Pitching, PITCHING Game 3 World Series Reaction

Anything you can do, I can do better.

This is the theme song the San Francisco Giants are living by in this World Series. Detroit’s starters have been great in this Series – even Justin Verlander, who threw a couple bad pitches to Pablo Sandoval in game one – but the Giants’ rotation has simply been better.

The second-inning of game three was another prime example of the Giants playing small and why they now find themselves 27 outs or one game away from their second championship in the last three years.

Hunter Pence was patient at the plate, drawing a leadoff walk in the inning, stealing second base and later taking third on a wild pitch from Anibal Sanchez. He would then trout home on Gregor Blanco’s triple to give the Giants all the offense they needed.

After that inning, Sanchez shutdown the Giants’ hitters through the seventh, retiring 16 of the next 19 batters he faced.

But like Barry Zito and Madison Bumgarner in games one and two, respectively, Ryan Vogelsong took the mound each inning and did his thing with great defense behind him.

Vogelsong got two big double plays in the first and third, but no performance was more impressive than the one he did single-handedly by himself in the fifth-inning that could’ve led to a big rally in favor of the Tigers.

With the bases loaded and one out, Vogelsong continued his dominant post-season pitching by getting Quintin Berry to strikeout and Miguel Cabrera to pop out. The highest-paid players on this team, Cabrera and Prince Fielder, have gone 1 for11 in the Series with runners in scoring position. I can’t decide whether this is due to great Giant pitching or just terrible offense, but it is killing the Tigers.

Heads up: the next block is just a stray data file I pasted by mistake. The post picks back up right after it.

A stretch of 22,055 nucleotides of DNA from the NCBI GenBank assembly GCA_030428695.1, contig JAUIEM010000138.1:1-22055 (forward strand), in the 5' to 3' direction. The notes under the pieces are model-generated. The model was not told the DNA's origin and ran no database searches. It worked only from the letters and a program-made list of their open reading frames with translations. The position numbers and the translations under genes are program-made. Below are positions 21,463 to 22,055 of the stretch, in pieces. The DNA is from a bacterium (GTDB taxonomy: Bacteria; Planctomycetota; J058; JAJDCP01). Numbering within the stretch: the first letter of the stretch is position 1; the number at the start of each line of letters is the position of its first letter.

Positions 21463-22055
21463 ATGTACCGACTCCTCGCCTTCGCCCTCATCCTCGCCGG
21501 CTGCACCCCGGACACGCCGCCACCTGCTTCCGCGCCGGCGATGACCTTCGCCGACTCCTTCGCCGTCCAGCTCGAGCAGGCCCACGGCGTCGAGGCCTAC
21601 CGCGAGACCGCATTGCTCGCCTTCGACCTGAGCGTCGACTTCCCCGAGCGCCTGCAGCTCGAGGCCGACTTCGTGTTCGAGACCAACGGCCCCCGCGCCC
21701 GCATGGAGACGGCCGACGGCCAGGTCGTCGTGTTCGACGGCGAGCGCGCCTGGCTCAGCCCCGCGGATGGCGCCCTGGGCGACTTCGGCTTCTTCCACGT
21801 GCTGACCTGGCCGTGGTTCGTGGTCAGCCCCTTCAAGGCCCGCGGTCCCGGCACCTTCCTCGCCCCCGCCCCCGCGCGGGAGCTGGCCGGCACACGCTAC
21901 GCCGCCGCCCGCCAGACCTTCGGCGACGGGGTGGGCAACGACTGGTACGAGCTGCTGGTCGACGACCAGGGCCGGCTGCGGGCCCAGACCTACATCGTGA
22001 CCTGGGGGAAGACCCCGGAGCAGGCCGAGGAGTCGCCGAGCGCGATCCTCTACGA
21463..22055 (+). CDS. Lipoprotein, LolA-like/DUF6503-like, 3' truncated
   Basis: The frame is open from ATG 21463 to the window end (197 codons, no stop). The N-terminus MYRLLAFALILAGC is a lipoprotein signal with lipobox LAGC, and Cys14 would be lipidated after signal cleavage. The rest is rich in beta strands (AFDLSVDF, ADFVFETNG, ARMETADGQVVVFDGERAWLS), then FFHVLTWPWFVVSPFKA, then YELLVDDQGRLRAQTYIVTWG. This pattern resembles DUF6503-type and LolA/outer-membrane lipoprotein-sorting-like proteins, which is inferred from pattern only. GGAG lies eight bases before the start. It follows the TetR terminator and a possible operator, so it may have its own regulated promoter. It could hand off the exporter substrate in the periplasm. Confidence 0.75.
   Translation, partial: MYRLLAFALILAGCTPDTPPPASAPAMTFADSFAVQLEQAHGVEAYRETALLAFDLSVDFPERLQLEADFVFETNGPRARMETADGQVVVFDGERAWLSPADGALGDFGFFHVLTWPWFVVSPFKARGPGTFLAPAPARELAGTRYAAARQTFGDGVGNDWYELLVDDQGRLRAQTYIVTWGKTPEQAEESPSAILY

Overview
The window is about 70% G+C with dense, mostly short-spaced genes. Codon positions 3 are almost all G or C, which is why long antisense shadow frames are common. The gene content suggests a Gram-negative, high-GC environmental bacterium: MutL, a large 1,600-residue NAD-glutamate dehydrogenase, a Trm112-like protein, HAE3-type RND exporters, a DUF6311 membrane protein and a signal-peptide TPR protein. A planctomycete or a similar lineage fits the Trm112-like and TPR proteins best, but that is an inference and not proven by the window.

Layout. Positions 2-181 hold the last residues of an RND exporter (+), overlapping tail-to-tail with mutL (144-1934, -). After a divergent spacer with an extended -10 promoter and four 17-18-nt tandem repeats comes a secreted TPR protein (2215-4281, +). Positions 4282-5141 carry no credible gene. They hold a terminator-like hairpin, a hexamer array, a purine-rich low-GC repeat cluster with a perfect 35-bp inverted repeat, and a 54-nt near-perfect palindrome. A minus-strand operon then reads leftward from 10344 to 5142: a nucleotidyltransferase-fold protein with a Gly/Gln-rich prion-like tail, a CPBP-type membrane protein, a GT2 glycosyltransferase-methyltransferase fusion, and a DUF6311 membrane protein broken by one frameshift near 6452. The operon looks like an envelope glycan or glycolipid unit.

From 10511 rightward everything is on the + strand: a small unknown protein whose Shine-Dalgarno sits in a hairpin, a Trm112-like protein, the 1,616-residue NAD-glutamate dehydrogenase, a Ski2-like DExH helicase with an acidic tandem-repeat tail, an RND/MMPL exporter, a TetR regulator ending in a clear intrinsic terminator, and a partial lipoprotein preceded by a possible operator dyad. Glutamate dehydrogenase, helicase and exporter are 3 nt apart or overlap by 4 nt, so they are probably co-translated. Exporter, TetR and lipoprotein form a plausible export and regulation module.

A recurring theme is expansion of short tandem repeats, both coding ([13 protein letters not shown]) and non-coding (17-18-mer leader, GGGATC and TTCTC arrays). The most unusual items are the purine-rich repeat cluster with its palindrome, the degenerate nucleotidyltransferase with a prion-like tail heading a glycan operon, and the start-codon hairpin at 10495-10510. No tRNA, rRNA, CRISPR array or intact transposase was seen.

After Vogelsong was pulled, two-time Cy Young award winner Tim Lincecum came out of the bullpen and, as he did in the opener, was lights out. I LOVE this move by Bruce Bochy with Lincecum coming out of the pen as he had been struggling all season in the rotation. It reminds me of a couple years ago when the Cubs moved Sean Marshall to the bullpen and how he improved as a long reliever, posting a 2.65 and 2.26 ERA respectively in 2009 and 2010.

Vogelsong’s individual performance in the fifth was impressive, but it was nothing compared to what Lincecum did in the eighth. Having to face Cabrera, Fielder and Delmon Young is a tough task for any pitcher and he made it look easy. Cabrera grounded out on what Brandon Crawford made look like an easy 6-3 play. Then he got Fielder to strikeout which was followed by the loudest boos Fielder has heard in his short time at Comerica Park. Even with Young reaching on an error, Lincecum kept his composure and got Andy Dirks as more boos were echoed.

The great defense by Blanco in left continued as he ran down Jhonny Peralta’s foul ball to the wall for the first out of the ninth.

You can have all the offense you want, but when you run into a team that has faced six elimination games and had two shutouts in their League Championship Series comeback, you better have your rotation ready. The long rest apparently isn’t working for Detroit on either end as they have been shutout in back-to-back nights in the most crucial series of their lives. They were shutout all of two times in the regular season. The Giants have yet to throw their number one starter at them as Matt Cain will once again take the mound for his third straight clincher this postseason in game four.

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